Lauri Lebo on Tennessee in “Scientific American”

We often write about Lauri Lebo. If you don’t yet know who she is, the next two indented paragraphs will fill you in:

During the forty-day trial that led to the decision in Kitzmiller v. Dover Area School District, Lauri was a reporter for the York Daily Record, the local paper for the site of the trial. Lauri’s byline was the brand name for superbly written, in-depth news stories from the courthouse.

Lauri and her work were prominently mentioned in the NOVA documentary, Judgment Day. She is also the author of: The Devil in Dover: An Insider’s Story of Dogma v. Darwin in Small-town America.

Lauri has an article in Scientific American titled The Scopes Strategy: Creationists Try New Tactics to Promote Anti-Evolutionary Teaching in Public Schools. It’s a long article and it’s very good. You’ll want to read it all, so we’ll give you only a few excerpts.

Lauri begins with an overview of the recent legislative campaigns to slip creationism into the public schools, mentioning Louisiana and Texas in particular. Then she focuses on the situation in Tennessee.

Lauri points out that “David Fowler, head of the Family Action Council of Tennessee and chief lobbyist behind Tennessee’s proposed anti-evolution bill, wrote recently in an op–ed in the Chattanoogan.” We wrote about Fowler’s support of the bill, which is one of the reasons we predicted that Tennessee’s Creationism Bill Will Become Law. Then Lauri says, with bold font added by us:

Sponsor Rep. Bill Dunn (R–Knoxville) said Fowler submitted the legislation to him in early February. The latter’s organization is associated with James Dobson’s conservative Christian Focus on the Family and advocates for “biblical values” and “godly officials”.

Aha! It’s good to know the provenance of these sneaky bills. Let’s read on:

Dunn could not explain why a Christian organization would be pushing legislation that supposedly has nothing to do with inserting religion into science class. He referred the question to Fowler.

Fowler, who would not say whether he is a young earth creationist (“I think that’s irrelevant,” he noted), said he is trying to correct the “dogmatic” presentation of science in the classroom. “This is about open discourse,” he said, adding, “Good education requires critical thinking.”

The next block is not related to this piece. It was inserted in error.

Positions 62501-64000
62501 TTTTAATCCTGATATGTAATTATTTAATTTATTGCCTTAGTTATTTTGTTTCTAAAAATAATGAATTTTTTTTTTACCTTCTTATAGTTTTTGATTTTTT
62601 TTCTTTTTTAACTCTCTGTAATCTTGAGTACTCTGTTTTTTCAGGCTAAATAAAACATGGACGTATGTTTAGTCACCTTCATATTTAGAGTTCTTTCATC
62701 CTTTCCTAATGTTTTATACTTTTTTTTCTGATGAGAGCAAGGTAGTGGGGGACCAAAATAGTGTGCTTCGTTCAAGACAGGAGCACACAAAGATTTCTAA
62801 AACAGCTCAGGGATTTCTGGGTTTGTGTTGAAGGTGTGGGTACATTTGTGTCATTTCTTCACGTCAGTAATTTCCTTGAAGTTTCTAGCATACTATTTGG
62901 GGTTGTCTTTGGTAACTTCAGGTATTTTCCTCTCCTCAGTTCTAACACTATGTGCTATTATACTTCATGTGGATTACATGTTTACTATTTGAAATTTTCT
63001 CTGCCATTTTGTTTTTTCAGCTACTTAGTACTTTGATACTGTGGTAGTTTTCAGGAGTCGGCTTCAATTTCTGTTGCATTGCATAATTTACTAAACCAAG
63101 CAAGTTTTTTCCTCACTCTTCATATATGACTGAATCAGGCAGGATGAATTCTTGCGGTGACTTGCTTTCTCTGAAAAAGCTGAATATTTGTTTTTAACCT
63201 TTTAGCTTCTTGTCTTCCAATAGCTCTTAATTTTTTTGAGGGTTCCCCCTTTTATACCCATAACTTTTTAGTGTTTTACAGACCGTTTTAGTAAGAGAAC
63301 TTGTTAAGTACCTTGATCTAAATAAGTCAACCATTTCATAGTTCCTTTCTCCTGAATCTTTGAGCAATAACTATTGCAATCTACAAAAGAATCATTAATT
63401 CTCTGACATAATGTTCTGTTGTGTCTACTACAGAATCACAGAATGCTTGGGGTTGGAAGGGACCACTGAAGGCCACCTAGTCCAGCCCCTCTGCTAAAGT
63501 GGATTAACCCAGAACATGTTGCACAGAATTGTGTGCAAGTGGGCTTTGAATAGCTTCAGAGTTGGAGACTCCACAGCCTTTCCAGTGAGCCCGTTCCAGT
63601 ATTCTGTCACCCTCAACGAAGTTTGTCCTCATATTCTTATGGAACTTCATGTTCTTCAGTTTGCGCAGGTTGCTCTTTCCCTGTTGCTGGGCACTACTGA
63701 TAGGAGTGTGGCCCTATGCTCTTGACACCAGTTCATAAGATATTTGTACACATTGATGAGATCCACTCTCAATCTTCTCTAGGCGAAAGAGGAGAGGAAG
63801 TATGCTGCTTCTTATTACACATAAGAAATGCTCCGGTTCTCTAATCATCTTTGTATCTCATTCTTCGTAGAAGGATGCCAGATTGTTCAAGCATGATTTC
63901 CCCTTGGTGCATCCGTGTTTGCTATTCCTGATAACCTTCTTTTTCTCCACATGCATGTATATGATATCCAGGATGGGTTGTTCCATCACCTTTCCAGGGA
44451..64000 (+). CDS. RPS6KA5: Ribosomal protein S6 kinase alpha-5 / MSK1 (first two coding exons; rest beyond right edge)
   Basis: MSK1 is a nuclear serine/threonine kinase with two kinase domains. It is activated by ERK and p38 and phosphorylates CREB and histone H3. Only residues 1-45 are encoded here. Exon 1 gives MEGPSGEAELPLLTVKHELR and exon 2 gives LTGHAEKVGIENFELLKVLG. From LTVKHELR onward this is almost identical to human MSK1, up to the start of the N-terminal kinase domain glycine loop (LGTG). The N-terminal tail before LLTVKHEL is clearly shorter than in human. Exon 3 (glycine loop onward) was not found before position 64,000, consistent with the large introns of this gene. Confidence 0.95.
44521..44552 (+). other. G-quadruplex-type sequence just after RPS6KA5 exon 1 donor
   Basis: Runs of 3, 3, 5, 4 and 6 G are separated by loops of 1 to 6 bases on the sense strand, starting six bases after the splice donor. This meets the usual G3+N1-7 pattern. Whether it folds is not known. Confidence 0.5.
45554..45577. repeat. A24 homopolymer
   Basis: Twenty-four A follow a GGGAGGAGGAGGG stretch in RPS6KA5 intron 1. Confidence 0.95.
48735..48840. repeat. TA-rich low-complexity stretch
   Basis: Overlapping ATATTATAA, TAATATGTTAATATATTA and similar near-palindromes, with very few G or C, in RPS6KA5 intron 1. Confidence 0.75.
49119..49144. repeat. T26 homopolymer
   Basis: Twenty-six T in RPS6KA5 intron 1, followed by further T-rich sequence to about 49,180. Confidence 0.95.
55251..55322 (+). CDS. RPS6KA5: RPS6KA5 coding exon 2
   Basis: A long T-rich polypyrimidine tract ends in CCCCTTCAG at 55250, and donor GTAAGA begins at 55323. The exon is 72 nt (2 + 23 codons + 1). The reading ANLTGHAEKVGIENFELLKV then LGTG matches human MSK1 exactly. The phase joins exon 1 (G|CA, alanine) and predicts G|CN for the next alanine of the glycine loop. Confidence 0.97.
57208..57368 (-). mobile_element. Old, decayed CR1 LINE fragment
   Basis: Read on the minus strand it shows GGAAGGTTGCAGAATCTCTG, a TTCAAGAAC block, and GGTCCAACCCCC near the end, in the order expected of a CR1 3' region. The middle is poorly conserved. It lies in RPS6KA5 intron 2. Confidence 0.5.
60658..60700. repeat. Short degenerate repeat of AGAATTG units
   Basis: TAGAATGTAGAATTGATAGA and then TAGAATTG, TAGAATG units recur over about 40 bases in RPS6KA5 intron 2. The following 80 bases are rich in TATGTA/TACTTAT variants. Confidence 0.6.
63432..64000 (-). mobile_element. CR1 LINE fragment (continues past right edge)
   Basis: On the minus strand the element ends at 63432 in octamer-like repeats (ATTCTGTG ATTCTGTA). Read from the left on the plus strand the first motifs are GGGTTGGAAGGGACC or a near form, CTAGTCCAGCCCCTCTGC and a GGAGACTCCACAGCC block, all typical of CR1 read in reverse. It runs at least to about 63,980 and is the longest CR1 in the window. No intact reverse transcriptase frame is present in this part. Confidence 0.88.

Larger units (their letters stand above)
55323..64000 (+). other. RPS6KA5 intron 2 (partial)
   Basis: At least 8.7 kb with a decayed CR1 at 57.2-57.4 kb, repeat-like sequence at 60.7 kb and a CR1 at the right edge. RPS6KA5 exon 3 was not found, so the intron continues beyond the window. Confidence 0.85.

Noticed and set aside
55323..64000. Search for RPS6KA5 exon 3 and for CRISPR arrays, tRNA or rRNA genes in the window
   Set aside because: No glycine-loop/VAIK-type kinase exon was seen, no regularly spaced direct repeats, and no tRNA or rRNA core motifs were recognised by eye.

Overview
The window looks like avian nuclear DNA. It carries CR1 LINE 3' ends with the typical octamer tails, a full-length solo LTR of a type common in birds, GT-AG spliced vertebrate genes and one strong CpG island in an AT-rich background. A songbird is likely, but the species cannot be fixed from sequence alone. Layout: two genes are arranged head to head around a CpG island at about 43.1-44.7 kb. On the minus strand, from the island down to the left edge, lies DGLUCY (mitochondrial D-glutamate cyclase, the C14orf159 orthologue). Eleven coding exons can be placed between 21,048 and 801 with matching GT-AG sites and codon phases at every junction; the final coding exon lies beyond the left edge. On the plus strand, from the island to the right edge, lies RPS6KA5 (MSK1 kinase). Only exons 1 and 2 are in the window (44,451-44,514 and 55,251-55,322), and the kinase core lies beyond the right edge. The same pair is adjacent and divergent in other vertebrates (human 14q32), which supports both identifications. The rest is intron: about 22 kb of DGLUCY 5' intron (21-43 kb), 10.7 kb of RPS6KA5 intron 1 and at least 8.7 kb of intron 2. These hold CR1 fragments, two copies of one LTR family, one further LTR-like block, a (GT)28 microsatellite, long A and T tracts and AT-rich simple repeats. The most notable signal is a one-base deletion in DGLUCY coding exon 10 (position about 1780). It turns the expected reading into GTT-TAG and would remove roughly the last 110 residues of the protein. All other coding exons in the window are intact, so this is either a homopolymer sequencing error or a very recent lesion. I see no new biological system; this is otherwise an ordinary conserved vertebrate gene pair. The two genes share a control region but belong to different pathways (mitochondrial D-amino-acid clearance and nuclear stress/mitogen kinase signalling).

Fowler has spoken with members of the Discovery Institute — he would not say specifically whom — and said he drafted the Tennesee bill based on sample legislation the Institute created.

So there it is, dear reader. The theocratic anti-science axis is fully revealed.

Is this merely laughable, or is it tragic? We suppose it depends on the ultimate fate of Dunn’s bill. There’s much more to Lauri’s article. Click over there and read it all. You won’t be disappointed.

Copyright © 2011. The Sensuous Curmudgeon. All rights reserved.

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6 responses to “Lauri Lebo on Tennessee in “Scientific American”

  1. Oh, good. “Open discourse.” Does that mean the teachers may discuss the theory that a lack of pirates causes global warming? Teach the controversy!

  2. Ellie says: “Oh, good. “Open discourse.” Does that mean …”

    It means God’s in and evolution’s out. Purify the curriculum from Satan’s influence!

  3. “This is about open discourse,” he said, adding, “Good education requires critical thinking.”

    If THAT were truly the case, theitard attempts at getting their religion into science classes would never get off the ground. Can they honestly look themselves in the mirror after uttering such outrageous lies constantly? If anything, these idiots show exactly the level of f**ktardery that BAD education leads to!

  4. Delusional people believe their delusions, that is why we call them delusional. Kind of like a mirage in the desert.

  5. Is this merely laughable, or is it tragic?

    Scary. I say its scary. The idea that, should they manage to wedge themselves into the science class, our technical leadership in this world will be gone. Over. Outta here. Buh-bye. Arrive derci, America!

  6. I’m frightened and amused at the idea of a “dogmatic presentation of science in the classroom.” Really? What a shock that science would be taught in a science class. (Actually, given the state of American education, that is shocking.) Will these people next complain about math being taught in a math class?